"Replacement activity across all types of devices has decreased," said Ranjit Atwal, research director at Gartner. "Users are extending the lifetime of their devices, or deciding not to replace their devices at all."
The PC market was seen experiencing an even sharper decline compared with the other segments with shipment of desk-PCs, notebooks and ultramobile devices projected to decrease 9 percent in 2015, to 490 million units from 540 million in 2014. While mobile phone shipments are expected to continue a steady improvement in 2016, with shipments seen rising to 1.96 billion units, the market for PCs is forecast to remain stagnant this year before recovering in 2017.
Consumers need more compelling products to hit the retail stores and there aren’t many of such “must have” items on sale currently, according to Ford at IHS. The current crop of products has been in the market for quite a while and they’ve lost their novelty, he said. But the industry isn’t static and there are numerous technological innovations that have the potentials to replace the big volume drivers of today. However, these won’t mature for many more years, Ford said.
“What I see is a triumvirate of technologies that are developing and which will reach critical mass in that time frame of 2020 to 2022 to drive the next wave of growth,” Ford said. “The triumvirate, no surprises, is IoT, the Cloud and 5G. We all know about them and we are seeing shipments already but they haven’t yet reached real critical mass.”
Electronics manufacturers and other segments of the global economy that can leverage the technologies behind Internet of Things (IoT), the Cloud and 5G in the telecommunications world are working hard on developing a wave of new products based on these innovations. While the IoT and the Cloud are already being used in various ways, their full potentials won’t be realized for several more years, according to industry sources.
5G, the fifth generation wireless technology, falls in the same category. Many telecommunication services providers are still rolling out 4G and have not begun implementing the protocols necessary for 5G. However, 5G should become a reality in the telecommunication sector within the next 4 to 5 years, about the same time that analysts and technology enthusiasts expect IoT devices and the Cloud to become as ubiquitous as wireless handsets and PCs. These next-generation technologies will help reshape the electronics market and drive huge product sales, Ford said.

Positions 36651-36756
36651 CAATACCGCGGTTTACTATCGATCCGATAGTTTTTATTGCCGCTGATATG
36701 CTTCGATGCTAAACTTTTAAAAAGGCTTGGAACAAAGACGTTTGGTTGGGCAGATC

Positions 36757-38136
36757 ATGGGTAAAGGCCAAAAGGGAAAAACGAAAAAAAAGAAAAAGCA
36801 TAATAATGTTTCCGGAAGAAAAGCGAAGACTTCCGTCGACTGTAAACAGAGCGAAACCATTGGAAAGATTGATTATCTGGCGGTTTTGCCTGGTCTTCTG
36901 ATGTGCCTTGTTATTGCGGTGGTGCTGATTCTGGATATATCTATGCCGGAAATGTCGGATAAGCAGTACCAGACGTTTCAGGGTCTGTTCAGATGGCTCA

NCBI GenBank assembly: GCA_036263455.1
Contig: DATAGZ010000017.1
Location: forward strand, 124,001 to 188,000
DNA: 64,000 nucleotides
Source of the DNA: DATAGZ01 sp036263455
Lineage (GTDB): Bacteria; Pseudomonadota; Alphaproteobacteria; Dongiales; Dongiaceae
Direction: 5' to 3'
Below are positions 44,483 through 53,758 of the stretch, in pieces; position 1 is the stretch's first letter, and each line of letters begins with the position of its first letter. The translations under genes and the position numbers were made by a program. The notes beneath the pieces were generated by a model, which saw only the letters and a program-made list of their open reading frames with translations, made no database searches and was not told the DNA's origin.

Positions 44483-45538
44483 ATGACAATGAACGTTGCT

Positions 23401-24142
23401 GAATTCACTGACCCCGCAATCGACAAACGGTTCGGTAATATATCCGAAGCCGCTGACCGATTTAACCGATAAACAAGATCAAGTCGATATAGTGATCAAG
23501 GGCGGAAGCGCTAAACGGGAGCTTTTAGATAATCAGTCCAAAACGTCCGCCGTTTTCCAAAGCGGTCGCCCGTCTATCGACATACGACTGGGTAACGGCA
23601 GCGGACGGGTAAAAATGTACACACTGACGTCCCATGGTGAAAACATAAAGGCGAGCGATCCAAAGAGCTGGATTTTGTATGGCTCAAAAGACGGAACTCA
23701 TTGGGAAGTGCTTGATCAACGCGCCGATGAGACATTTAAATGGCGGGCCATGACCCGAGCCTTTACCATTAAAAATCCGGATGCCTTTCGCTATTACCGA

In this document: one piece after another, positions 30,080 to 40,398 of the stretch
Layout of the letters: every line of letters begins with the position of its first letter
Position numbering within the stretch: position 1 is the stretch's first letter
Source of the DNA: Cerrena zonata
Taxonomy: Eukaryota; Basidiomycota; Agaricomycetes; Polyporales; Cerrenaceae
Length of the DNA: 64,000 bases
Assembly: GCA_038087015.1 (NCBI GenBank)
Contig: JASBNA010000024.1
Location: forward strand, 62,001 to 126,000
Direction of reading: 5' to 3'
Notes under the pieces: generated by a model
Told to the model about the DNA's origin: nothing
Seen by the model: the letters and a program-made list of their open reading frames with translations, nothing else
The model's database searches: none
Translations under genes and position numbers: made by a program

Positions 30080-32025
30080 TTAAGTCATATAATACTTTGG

“The Cloud, IoT and 5G are so synergistic that all of our electronics are going to be reshaped and redesigned by those three technologies coming together in the 2020 to 2022 timeframe,” Ford said. “That is when we will have ‘need to have’ products. They are going to drive such strong benefits and value that we will see a strong re-engagement with electronics. We’ll see an entirely new world in the electronics market.”
If Ford’s projection is correct, the electronics industry will most likely experience low growth over the next several years followed by a huge spike in demand. Companies should prime their product lines and supply chain for the expected burst in demand while simultaneously forging the alliances they would need to navigate that world, he said.
“Manufacturers need to look at where they want to compete and where they will have strong products. That’s the first thing they have to do. The second is related to the technology triumvirate that I talked about,” Ford said. “They need to start preparing and engaging in technology and product development so that they are ready to ride that wave of growth that will come by about 2020. It’s not something that you can just jump in and say ‘Okay, now we are doing this.’ They have to anticipate what that future is going to look like and how they are going to be successful in it.”